From when children are babies, touch plays an important role in the child’s world. It is also one of the first senses to develop completely, as an infants entire body is sensitive to touch by 32 weeks. In a multi-sensory approach to learning touch is a key factor and is known as ‘tactile learning’.
How tactile learning helps
Tactile learning is very important, especially for infants as it helps them learn about the new world. This is why babies pick up and object, bang it around or put it in their mouths. They explore rough and smooth surfaces. It is important for a child’s toys to have different textures so that their sense of touch develops more.
As toddlers explore the world around them and increase their tactile development by playing with things such as blocks or finger painting, toddlers tend to also improve their motor skills and their hand-eye coordination becomes better as well. Simple tasks that require these motor skills such as buttoning a shirt or tying a shoe lace will become easier.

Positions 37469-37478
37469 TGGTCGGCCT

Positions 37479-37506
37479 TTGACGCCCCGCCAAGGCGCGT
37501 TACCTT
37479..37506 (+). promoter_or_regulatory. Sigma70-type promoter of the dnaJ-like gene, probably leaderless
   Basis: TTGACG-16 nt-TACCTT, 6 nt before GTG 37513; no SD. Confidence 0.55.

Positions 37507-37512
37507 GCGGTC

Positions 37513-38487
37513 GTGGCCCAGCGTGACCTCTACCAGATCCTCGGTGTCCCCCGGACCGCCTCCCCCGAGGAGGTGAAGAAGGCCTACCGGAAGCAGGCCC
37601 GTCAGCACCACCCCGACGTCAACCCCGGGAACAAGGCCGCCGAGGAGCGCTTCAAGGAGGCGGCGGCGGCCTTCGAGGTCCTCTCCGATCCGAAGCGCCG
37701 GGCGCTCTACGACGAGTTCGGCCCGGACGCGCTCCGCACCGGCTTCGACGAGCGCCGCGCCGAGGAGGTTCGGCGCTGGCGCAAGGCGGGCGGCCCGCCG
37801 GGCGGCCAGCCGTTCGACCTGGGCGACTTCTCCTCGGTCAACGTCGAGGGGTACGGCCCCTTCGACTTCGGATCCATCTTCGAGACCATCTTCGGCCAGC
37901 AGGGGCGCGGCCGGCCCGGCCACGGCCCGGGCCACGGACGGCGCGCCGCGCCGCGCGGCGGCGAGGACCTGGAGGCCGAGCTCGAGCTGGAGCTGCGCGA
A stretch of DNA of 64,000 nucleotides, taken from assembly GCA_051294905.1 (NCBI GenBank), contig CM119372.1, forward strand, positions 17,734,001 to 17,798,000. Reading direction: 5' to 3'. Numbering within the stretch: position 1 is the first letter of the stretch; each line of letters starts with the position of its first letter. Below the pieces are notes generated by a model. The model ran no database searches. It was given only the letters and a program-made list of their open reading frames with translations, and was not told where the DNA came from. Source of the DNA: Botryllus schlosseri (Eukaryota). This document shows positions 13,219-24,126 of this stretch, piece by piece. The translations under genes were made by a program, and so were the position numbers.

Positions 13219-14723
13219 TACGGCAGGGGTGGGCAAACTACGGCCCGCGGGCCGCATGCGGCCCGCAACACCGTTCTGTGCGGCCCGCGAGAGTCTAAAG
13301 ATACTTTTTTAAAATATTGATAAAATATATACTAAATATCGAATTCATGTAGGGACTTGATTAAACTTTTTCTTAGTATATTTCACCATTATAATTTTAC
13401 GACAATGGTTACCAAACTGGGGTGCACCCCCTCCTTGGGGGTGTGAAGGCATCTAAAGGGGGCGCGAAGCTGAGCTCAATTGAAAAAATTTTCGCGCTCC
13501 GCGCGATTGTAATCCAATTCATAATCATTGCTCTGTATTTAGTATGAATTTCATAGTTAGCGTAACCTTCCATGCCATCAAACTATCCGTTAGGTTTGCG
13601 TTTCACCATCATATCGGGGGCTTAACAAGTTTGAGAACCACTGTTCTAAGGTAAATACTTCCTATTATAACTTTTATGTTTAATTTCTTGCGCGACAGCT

In older children too, tactile learning is advocated. Touch is an important tool apart from sight. An abacus has become such a popular tool of learning mathematics because it helps children understand math better through tactile learning. Experiments have shown that touch is as important for retaining learning as vision is.
Learning through touch is a very good way to teach children who are very energetic. By giving a child a project to do or toys that need to be put together the child not only learns but also keeps busy. In fact, learning through touch is one of the three kinds of learning styles which also includes learning through sight and learning through hearing. It is basically important, especially for your young children, to explore different kinds of surfaces, shapes and textures for tactile development.
Activities to help aid tactile development :
- Eva foam mats are great for improving a child’s tactile development due to the different textures it has on each side. Exploring different surfaces like that improves tactile development.
- Using clay/play dough or a homemade flour-water dough opens a world of opportunities in fun motor building activities.
- Finger painting or painting with a ear bud.
- Sorting different sizes or colored pebbles into different baskets.
- Writing on a chalk board.
- Playing ‘thread the beads’(vary the size of thread and beads depending on the age and agility of the child).
- Play with finger puppets